Last updateTue, 19 Jun 2018 9pm

FTC’S Red Flag Rule enforcement in effect


The FTC’s Red Flags Rule, a federal law that requires covered companies to implement an Identity Theft Prevention Program, became fully enforceable on December 31, 2010.  The Rule requires companies that provide branded credit cards or in-house credit accounts for consumers to create a program to detect and prevent identity theft.

Congress recently amended the Rule to narrow the application of the law by specifying the definition of “creditor.” According to the clarification, where the opening of a credit account presents no risk for identity theft (i.e., no instant credit offered, only services - not goods - provided) there is no need to implement a Red Flag Rule program. The amendment was passed by Congress on December 7, 2010.

Companies that extend credit accounts that are subject to a reasonably foreseeable risk of identity theft are covered by the rule and must establish a program to address the risk. Businesses that offer credit arrangements for their customers (retail or wholesale), but do not provide branded credit cards or in-house consumer credit accounts should assess the vulnerability of these accounts to an identity thief.  If a foreseeable risk exists, they are required to implement a Program.  The Jewelers Vigilance Committee (JVC) is available to assist with this determination.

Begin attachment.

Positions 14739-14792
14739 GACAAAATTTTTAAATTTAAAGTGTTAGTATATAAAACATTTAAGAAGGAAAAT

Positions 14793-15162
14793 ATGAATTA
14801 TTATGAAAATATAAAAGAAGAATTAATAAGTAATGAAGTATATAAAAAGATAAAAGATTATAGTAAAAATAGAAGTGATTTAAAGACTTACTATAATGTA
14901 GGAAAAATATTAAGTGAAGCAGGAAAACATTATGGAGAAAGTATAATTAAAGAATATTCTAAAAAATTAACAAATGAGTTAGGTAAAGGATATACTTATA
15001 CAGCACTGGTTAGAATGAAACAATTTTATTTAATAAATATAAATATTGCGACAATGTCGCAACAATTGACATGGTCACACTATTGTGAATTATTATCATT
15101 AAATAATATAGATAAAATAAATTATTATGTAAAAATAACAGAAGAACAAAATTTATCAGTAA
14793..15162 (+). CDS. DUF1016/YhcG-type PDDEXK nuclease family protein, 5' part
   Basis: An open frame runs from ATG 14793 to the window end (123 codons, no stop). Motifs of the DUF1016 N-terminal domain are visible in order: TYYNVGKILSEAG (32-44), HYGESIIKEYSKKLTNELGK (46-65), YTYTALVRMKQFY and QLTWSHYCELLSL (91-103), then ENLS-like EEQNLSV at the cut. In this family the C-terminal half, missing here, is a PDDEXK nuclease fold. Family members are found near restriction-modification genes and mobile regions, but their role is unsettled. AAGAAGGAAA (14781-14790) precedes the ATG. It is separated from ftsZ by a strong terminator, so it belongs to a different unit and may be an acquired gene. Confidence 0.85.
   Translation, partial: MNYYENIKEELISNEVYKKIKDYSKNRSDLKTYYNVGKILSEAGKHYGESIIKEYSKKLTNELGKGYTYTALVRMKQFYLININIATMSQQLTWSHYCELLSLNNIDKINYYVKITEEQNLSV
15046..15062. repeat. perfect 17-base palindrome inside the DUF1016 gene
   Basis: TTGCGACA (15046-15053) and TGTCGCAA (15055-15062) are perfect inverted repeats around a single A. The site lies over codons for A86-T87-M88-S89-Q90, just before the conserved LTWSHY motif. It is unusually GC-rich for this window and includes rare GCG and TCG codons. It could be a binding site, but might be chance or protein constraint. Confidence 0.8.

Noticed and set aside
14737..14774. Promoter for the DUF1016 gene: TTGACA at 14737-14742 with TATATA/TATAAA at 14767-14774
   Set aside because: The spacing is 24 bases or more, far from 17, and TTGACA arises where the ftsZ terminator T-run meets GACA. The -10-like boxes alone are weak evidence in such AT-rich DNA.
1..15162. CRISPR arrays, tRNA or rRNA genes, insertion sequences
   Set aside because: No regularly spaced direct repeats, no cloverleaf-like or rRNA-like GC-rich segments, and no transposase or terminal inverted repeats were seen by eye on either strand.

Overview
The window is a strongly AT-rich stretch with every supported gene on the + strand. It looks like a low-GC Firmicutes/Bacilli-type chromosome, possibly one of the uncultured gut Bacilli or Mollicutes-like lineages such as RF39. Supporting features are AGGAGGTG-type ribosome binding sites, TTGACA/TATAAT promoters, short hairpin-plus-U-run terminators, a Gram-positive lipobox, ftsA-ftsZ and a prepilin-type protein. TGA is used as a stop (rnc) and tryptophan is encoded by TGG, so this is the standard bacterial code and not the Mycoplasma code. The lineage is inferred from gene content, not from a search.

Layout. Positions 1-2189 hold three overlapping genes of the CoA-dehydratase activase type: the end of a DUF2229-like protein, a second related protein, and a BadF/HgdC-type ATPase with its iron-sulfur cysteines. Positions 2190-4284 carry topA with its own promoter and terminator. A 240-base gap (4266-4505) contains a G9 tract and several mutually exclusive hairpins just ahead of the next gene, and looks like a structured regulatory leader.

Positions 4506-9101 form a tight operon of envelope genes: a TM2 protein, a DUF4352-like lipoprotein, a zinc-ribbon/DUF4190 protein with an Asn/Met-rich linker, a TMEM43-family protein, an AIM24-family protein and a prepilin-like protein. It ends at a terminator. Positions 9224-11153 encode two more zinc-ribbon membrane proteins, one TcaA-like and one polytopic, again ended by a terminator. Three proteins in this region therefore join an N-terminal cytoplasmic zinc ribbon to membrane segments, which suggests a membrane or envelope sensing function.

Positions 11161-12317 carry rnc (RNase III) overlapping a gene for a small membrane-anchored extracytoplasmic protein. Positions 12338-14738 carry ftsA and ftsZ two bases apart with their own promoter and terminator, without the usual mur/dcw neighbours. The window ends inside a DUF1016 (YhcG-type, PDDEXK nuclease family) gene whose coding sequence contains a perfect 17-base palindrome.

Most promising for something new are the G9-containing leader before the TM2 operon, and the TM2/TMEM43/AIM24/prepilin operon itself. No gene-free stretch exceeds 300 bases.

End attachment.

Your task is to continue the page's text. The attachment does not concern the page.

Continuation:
JVC offers a do-it-yourself compliance kit with guidance and templates for those companies that must establish a Red Flags Rule Program.  The program helps companies identify, detect  and respond to the “red flags” of identity theft.

For more information about the Rule, or to order a JVC Red Flags Rule Compliance Kit, please visit the JVC website at www.jvclegal.org.